When I decided I was going to take an abstract art course to keep pushing my artistic development, I fully expected I would love it and it would do great things for me. So what happened really surprised me and left me kind of baffled.
I specifically chose to do an in-person course. I’d tried a lot of online courses and found I lacked the motivation needed to keep going after the first week and to do the ‘homework’. By taking an in-person course that didn’t have any homework I thought I’d find it easier and that the social aspect would be motivating.
I tried to be open to the fact that I might have to do some things I didn’t really like doing. For example in week 1 we started with collage. I don’t love collage, but I did my best and ended up enjoying myself. In week 2 we started with acrylic paint and I felt a lot more in my element.
As the weeks went on, I kept going to my lesson with an open mind, but when I was there I’d feel majorly resistant. I didn’t enjoy myself and didn’t want to do the assignments. The feeling was very interesting to me, because in my own painting I usually try to find a flow and I don’t plan what I create in advance, so resistance doesn’t come into the process. What was it about taking a course that made me so resistant?
I thought about it and came up with some really helpful discoveries!
Letting Go Of The Outcome
I’ve fought (and still fight my inner demons/critics) for the right to create art focussing solely on how it makes me feel. I focus on joy through the process, embracing imperfection and letting go of the outcome. Understandably, the structure of taking a formal class is about learning key concepts. There were a couple of weeks that focussed more on intuitive processes, but most of the lessons were about achieving specific outcomes. I never realised how much I’d managed to internalize the mindset of letting go of the outcome (if you ask me I’m still quite bad at it), but when I’m asked to achieve a certain outcome or to set up a painting in my head and then just create it on the outside on the canvas… it makes me very unhappy.
Funnily enough, I really love some of the pieces I’ve created aesthetically, but I remember that I didn’t enjoy creating them, so overall I don’t have a good feeling about them. It was amazing to discover how important it is for me to feel good while I’m painting. Painting something aesthetically pleasing isn’t good enough in itself. I’d rather feel good while painting and paint something ugly (although that hardly happens when I feel good about the process) than to feel badly and paint something pretty.
We did some collage. We did acrylic painting. We did oil painting. We did charcoal drawings. I felt stifled. It didn’t occur to me until several weeks in: I’m a mixed media artist! If I limit myself to one medium I feel restricted, caged. So I started mixing it up, acrylic paint, conte crayons, oil pastels. That felt much better!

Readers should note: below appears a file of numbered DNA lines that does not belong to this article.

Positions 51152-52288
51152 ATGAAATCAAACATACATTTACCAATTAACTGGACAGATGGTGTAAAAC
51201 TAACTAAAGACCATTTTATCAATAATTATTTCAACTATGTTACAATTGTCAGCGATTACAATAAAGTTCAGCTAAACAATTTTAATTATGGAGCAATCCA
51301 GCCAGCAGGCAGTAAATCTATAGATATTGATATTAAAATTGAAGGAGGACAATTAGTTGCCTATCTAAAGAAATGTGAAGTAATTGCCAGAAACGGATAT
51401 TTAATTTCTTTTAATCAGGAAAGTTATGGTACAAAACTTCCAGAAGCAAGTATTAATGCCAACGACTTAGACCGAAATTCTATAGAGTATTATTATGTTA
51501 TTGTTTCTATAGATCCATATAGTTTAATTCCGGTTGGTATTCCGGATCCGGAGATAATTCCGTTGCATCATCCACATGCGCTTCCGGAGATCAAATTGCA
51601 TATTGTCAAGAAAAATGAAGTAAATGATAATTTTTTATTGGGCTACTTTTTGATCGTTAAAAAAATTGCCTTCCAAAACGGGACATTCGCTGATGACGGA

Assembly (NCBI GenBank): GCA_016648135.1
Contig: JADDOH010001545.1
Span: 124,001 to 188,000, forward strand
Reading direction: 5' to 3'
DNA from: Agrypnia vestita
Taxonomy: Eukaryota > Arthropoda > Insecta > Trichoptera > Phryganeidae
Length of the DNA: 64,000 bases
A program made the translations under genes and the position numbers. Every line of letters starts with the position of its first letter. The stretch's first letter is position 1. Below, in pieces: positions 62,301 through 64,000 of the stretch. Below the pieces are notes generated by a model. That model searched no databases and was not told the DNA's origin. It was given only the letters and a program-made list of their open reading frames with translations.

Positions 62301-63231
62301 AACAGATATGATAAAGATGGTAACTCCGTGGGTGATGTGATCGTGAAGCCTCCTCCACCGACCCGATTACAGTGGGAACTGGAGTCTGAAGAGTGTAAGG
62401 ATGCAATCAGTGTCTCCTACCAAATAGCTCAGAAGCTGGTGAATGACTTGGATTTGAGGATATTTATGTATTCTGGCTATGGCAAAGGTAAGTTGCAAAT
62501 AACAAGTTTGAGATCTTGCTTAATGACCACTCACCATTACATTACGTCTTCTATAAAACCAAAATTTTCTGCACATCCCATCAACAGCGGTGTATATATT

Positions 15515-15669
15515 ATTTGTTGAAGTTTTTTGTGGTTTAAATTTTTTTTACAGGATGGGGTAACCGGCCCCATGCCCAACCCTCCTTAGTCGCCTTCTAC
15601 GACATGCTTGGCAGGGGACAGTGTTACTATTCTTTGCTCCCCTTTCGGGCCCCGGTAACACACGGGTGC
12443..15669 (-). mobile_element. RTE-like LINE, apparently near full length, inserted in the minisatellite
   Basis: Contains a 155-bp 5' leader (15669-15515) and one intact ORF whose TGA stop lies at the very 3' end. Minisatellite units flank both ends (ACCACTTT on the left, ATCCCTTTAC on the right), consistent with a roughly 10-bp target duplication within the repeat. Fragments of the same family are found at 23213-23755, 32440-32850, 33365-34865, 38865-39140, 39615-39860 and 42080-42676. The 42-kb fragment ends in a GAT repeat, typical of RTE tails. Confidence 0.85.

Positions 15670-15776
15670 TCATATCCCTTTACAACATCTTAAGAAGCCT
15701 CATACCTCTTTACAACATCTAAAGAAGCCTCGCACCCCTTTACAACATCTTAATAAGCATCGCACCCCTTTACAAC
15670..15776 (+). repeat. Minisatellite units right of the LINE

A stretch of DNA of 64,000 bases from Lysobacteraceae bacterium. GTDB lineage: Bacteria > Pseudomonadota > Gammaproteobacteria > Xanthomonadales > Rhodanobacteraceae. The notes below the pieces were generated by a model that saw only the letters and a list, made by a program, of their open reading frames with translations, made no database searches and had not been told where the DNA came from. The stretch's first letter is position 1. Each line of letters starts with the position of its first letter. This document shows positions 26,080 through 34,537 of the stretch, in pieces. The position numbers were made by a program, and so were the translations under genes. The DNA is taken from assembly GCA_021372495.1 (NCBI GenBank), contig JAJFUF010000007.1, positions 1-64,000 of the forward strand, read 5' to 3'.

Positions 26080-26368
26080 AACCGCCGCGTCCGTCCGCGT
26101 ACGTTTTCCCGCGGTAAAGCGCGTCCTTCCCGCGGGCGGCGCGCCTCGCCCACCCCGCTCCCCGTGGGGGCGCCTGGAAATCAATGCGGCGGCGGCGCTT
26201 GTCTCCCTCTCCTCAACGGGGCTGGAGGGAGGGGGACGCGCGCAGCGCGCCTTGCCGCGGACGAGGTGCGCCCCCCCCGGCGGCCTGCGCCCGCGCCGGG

Similarly to needing mixed media, I also realized how unhappy the stiff bristly brushes made me. I didn’t have the control I wanted. Only towards the end of the course where I basically said I was no longer going to use brushes did I start to experience joy again. Out with the brushes! Finger painting, bubble wrap, drips, splats and brayers, that’s where it’s at for me!
Missing The Faces
Before taking the course I’d sometimes try abstract at home. I’d see people on YouTube/Pinterest making awesome abstract art journal pages and I felt like I wanted to do that to. Then I discovered that for me the faces are where it’s at. It’s where I find my joy. I haven’t fully explored why yet, but when I try to hold myself back from the faces I start feeling that horrible resistance in the pit of my stomach. Drawing and painting faces is like breathing a huge sigh of relief!
A Learning Experience
Initially I felt like what this course taught me was about all the things I didn’t like (and I felt badly for not liking the experience!). And then I realized that at the same time it was teaching me about all the things I already knew I liked, but never really thought about before. A hugely valuable experience!
Apart from that what I did find hugely helpful was the portion on colour theory and colour mixing we did. It has absolutely increased my confidence in handling colour and adding to that ‘intuitive’ knowledge of feeling what is right for a painting.
In the end I’m so glad I let myself have this experience, even if it wasn’t what I expected. I love looking at abstract art and I know that what I have learned on the course has already influenced my art. I might not become an abstract artist though!
The class I took is called Ways Into Abstract Painting and it runs at City Lit in London.
In this post you see pictures of the pieces I created on the course. Some are finished some are not. I’d love to know which one speaks to you most and why! Let me know in the comments below.